Oh, and the stars, the silver, singing stars. I couldn’t see them from the neighborhood. I remember late-night car trips on country roads, when I, the city girl, would demand the car be pulled over. From the shoulder, I would awe, neck craned, at the galaxy I lived my life oblivious to. If I may confess to you tonight, from my rocking chair post, in becoming a regular farm girl, I have come to take the stars for granted.
Tonight is different, though. It is not a regular night. It is not a night where we arrive home too late and unload sleeping children beneath the waving sky without so much as a glance upward. Tonight, the stars have my eyes. They look almost layered as if laid down above me in sheets and I am certain they tell a story beyond my ability to comprehend. Surely they are a part of something so much bigger than me. Beneath these stars, on a little farm in the Arkansas woods, I am very, very small.
The doe is shifting, her long face lays upon the hay. She begins to doze, and I wonder if perhaps we will have a morning baby instead of a night one. The new mother in the kidding stall next door whispers sweet nothings to her day-old kid. It has been a fruitful weekend. My mind wanders to the contents of the pantry, planning breakfast for a full house. Farmhouse quiches are my fallback breakfasts for sleepy mornings, and tomorrow will certainly be one. As captivating as night is, the morning pushes her way in whether I welcome her or not.

Monday, May 8, 2017

The Pear Tree and The Bathroom Stall

Tonight, Ezra ate a pear. 
As I stood over the charcoal grill cooking dinner, he sat on the back porch steps and ate a pear. He had asked me to cut it into slices so he could easily share it with Journey, our pet pig. So I did. And he sat on the steps sharing with her. He'd eat a slice, she'd eat a slice. Then, with a shout, he found the seeds. 

Mom! I can plant these! I can dig and plant these and make more pears!

My muscles hurt this evening from the time spent clearing my garden plot today. Our greenhouse is bursting forth with life. I felt proud of his idea. I knew his idea was, in itself, the fruit of the seeds I've planted in him, but then he held out his sticky, little hand. His sweet hand, the one that I held for the first time almost exactly four years ago. In it, I saw three small, black seeds, all badly damaged by the knife that sliced the pear, the knife that simply thought of the fruit as a snack not a vessel of promise. 

Oh, Ezra. I'm sorry, honey. Those seeds can't grow. See, they are damaged. 

He wouldn't hear me. 
He's passionate, you see.  Fiery. Persistent and Borderline bullheaded, with all the zeal one must have to change the world.  He dismissed my wisdom as petty concern and pulled his boots on. I knew where he would go, and he did. Straight to The Digging Spot, a dusty hole the boys have emptied and filled more times than I know. With the pig hot on his heels, he ran towards his goal in the way small boys do, all the while talking about how nice it would be to have a pear tree of his own.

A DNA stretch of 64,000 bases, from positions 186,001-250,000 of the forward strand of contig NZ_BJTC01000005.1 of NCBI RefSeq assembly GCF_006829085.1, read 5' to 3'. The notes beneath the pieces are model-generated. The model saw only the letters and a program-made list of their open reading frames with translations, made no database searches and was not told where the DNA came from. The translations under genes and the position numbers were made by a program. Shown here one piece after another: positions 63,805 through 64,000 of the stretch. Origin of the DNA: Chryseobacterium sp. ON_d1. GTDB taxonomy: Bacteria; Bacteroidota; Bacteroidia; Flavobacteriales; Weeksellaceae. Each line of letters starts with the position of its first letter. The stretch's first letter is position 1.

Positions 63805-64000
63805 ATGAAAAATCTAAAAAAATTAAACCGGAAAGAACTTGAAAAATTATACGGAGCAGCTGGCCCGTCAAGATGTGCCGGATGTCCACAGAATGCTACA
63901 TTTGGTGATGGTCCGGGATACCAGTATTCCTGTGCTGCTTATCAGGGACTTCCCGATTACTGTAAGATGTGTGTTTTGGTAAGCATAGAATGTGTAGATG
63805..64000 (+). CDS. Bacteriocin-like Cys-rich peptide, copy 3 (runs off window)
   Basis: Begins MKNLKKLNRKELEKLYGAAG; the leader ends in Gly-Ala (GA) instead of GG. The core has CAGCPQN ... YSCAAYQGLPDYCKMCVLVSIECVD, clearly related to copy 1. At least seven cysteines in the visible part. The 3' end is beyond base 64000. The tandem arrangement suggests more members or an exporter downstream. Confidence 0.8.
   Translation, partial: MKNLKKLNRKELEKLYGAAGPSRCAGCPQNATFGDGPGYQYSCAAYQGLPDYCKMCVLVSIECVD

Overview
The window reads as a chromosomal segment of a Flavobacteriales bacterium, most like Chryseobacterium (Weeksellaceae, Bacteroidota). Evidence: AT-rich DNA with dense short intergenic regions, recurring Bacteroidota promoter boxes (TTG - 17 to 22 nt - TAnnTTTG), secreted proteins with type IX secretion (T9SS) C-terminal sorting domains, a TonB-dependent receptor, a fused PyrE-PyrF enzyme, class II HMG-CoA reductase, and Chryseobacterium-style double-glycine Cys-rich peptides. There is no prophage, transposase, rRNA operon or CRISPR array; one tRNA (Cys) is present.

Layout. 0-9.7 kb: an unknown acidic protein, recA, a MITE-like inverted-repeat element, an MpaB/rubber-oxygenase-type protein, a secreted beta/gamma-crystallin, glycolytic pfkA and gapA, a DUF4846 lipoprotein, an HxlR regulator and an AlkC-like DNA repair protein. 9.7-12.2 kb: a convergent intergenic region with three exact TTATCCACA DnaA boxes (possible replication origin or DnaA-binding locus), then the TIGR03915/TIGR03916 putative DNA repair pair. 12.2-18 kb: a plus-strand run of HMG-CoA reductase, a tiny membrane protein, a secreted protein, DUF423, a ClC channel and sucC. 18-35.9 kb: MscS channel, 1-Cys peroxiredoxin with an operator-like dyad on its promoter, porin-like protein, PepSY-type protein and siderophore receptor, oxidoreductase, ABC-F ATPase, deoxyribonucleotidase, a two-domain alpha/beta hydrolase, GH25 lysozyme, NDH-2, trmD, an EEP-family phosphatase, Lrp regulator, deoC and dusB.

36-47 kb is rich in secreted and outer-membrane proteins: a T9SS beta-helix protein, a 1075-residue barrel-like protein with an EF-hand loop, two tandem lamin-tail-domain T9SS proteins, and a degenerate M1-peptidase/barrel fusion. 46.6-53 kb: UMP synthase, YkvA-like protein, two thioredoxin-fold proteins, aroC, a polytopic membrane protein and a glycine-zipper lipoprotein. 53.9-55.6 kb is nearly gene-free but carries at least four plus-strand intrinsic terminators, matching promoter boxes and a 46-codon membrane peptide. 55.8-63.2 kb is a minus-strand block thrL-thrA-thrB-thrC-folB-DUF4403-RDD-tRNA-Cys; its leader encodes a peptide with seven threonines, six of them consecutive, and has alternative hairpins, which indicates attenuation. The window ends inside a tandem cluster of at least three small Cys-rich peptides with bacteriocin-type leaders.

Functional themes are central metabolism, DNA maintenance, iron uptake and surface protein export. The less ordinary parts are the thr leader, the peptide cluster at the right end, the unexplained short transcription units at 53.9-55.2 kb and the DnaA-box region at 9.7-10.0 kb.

We can pick pears all the time, everyday. We can eat pears and not even have to go inside. We can even climb my pear tree and eat pears while we climb. Mom, you can even make pear jam. We will have all the pears. 

We will have all the pears. 

I could see the certainly on his face as he knelt at The Digging Spot. He swiped at the loose dust and dropped the seeds with as much expectancy as I've ever seen anyone plant anything. 
And then, without a single moment of warning, Journey the pig slurped up Ezra's damaged pear seeds. She chomped happily and then sniffed for more, walking away when she was sure that all was left was seedless, dusty dirt. 

One single, very pregnant moment of realization hung in the air. And then Ezra began to cry. He cries with as much passion as he dreams, with as much tenacity as he tries to see his ideas into fruition. 
He cried and he cried. And I held him for a while, and just let him loose the idea that a wonderful pear tree of his own would grow out of The Digging Spot. And when I felt he had had the proper moment to mourn his idea of things, I told him what I knew. 

We have a pear tree. Did you know that?

He didn't. Of course, he wouldn't. He was just a baby when we planted it, three years ago when we first moved onto our farm. And though it's grown to stand a few feet taller than me, it hasn't reached a point of bearing fruit yet. He wanted to see it, so we took a walk through the gate, back to the yard where the chickens free range and I showed him.